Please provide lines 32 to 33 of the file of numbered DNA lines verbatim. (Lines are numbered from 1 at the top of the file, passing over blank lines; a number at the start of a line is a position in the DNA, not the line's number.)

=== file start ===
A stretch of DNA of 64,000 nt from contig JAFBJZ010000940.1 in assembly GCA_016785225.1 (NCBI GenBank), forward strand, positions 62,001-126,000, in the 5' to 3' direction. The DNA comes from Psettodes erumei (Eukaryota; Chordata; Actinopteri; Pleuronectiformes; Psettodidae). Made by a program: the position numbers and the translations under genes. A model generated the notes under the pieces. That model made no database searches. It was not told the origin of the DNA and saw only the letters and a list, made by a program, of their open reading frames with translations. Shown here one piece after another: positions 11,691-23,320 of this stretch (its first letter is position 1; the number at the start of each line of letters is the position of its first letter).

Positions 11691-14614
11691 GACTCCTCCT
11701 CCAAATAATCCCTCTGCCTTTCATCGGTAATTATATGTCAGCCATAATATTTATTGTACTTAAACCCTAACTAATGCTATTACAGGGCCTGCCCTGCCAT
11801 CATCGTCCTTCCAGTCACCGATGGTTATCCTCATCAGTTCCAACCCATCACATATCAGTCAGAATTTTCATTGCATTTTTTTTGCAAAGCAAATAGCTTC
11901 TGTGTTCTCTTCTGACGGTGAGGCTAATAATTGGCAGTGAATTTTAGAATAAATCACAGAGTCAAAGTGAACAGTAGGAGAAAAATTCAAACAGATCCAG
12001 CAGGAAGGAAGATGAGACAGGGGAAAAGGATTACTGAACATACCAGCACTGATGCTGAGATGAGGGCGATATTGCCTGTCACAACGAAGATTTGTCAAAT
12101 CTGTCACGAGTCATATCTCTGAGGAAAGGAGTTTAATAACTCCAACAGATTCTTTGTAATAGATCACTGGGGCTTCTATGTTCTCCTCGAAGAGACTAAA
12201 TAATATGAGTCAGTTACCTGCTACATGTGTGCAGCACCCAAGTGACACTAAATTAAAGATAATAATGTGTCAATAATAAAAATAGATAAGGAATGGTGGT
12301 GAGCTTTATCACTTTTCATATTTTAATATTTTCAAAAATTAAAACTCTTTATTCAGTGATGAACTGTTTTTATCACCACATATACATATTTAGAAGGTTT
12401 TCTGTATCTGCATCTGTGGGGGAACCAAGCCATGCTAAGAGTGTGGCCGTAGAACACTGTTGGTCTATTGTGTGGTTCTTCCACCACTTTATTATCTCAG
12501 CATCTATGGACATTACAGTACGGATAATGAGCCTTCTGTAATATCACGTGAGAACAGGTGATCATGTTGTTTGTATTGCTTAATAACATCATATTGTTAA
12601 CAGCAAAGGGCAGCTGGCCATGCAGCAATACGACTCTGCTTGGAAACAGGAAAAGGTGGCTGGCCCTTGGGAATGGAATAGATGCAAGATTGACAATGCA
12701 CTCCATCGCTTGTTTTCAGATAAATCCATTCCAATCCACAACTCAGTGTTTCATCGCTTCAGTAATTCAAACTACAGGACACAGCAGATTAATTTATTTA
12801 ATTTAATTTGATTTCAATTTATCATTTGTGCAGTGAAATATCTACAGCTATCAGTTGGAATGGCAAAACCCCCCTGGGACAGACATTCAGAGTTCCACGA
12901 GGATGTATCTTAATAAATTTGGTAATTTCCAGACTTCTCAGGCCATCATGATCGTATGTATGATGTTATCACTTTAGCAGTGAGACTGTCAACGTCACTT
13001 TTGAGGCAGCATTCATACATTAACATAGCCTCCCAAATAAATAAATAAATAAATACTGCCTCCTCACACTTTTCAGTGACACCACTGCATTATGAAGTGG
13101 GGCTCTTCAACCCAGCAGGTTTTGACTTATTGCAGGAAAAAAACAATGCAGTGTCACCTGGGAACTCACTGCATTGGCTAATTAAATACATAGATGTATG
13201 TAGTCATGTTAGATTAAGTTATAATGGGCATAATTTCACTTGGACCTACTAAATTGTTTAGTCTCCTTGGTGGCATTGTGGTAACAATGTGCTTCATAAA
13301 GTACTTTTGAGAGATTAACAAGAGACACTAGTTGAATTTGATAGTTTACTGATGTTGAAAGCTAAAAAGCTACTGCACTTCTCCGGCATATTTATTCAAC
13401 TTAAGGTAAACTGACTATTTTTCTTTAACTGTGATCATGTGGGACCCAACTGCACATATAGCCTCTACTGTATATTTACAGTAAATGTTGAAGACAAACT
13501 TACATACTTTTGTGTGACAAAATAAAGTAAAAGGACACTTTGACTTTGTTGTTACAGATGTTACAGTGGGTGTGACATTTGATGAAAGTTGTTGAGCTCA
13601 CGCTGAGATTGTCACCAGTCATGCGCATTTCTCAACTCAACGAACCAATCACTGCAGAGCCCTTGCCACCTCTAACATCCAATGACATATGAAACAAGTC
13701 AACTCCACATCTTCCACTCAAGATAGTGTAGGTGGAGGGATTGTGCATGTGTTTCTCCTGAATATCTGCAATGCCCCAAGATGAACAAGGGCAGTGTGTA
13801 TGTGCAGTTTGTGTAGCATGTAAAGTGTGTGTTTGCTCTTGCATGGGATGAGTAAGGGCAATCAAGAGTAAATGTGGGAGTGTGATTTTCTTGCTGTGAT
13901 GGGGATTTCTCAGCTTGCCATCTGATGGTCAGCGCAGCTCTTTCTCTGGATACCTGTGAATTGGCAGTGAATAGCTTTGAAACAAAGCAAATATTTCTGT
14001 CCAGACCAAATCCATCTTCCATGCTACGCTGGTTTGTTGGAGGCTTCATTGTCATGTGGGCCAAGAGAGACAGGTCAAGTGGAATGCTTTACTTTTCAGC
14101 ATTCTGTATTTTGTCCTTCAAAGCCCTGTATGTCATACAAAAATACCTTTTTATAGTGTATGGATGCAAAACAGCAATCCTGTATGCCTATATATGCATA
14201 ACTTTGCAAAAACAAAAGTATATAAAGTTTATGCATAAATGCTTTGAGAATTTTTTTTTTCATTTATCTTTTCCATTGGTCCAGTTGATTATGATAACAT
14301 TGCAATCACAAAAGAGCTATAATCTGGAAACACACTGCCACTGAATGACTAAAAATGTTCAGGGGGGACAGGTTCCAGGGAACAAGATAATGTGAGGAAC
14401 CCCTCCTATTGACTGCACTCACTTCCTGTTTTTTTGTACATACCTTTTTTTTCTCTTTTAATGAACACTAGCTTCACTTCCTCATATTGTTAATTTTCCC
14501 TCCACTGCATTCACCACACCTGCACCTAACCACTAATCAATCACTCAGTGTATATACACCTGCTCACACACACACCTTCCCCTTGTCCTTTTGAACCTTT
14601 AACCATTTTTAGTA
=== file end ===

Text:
14501 TCCACTGCATTCACCACACCTGCACCTAACCACTAATCAATCACTCAGTGTATATACACCTGCTCACACACACACCTTCCCCTTGTCCTTTTGAACCTTT
14601 AACCATTTTTAGTA